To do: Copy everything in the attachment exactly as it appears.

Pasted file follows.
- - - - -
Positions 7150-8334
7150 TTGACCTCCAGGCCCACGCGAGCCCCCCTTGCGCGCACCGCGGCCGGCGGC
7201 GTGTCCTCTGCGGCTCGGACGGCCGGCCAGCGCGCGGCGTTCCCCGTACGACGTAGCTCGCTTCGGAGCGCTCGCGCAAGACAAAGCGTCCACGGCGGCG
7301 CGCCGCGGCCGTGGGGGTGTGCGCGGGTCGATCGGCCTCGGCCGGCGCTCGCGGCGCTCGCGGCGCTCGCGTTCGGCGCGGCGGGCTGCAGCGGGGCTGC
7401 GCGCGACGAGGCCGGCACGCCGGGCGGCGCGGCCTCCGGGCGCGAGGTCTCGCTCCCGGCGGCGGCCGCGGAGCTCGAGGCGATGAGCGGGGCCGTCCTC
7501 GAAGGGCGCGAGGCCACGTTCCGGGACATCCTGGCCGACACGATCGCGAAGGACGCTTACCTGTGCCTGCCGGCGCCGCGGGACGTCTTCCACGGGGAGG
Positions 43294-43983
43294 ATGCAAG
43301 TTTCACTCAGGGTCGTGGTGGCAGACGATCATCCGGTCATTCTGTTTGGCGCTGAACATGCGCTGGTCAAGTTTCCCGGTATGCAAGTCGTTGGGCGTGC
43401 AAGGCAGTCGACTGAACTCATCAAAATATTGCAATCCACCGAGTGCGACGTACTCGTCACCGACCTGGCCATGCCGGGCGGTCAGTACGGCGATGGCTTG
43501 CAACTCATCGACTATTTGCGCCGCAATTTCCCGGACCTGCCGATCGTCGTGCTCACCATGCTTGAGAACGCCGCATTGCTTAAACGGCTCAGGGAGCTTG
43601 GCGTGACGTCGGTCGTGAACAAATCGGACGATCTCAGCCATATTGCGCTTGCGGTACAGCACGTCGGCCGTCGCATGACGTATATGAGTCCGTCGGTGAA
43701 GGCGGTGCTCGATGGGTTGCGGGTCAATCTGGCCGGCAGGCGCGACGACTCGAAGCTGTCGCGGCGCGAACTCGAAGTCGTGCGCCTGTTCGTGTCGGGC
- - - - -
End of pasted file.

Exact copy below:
Positions 7150-8334
7150 TTGACCTCCAGGCCCACGCGAGCCCCCCTTGCGCGCACCGCGGCCGGCGGC
7201 GTGTCCTCTGCGGCTCGGACGGCCGGCCAGCGCGCGGCGTTCCCCGTACGACGTAGCTCGCTTCGGAGCGCTCGCGCAAGACAAAGCGTCCACGGCGGCG
7301 CGCCGCGGCCGTGGGGGTGTGCGCGGGTCGATCGGCCTCGGCCGGCGCTCGCGGCGCTCGCGGCGCTCGCGTTCGGCGCGGCGGGCTGCAGCGGGGCTGC
7401 GCGCGACGAGGCCGGCACGCCGGGCGGCGCGGCCTCCGGGCGCGAGGTCTCGCTCCCGGCGGCGGCCGCGGAGCTCGAGGCGATGAGCGGGGCCGTCCTC
7501 GAAGGGCGCGAGGCCACGTTCCGGGACATCCTGGCCGACACGATCGCGAAGGACGCTTACCTGTGCCTGCCGGCGCCGCGGGACGTCTTCCACGGGGAGG
Positions 43294-43983
43294 ATGCAAG
43301 TTTCACTCAGGGTCGTGGTGGCAGACGATCATCCGGTCATTCTGTTTGGCGCTGAACATGCGCTGGTCAAGTTTCCCGGTATGCAAGTCGTTGGGCGTGC
43401 AAGGCAGTCGACTGAACTCATCAAAATATTGCAATCCACCGAGTGCGACGTACTCGTCACCGACCTGGCCATGCCGGGCGGTCAGTACGGCGATGGCTTG
43501 CAACTCATCGACTATTTGCGCCGCAATTTCCCGGACCTGCCGATCGTCGTGCTCACCATGCTTGAGAACGCCGCATTGCTTAAACGGCTCAGGGAGCTTG
43601 GCGTGACGTCGGTCGTGAACAAATCGGACGATCTCAGCCATATTGCGCTTGCGGTACAGCACGTCGGCCGTCGCATGACGTATATGAGTCCGTCGGTGAA
43701 GGCGGTGCTCGATGGGTTGCGGGTCAATCTGGCCGGCAGGCGCGACGACTCGAAGCTGTCGCGGCGCGAACTCGAAGTCGTGCGCCTGTTCGTGTCGGGC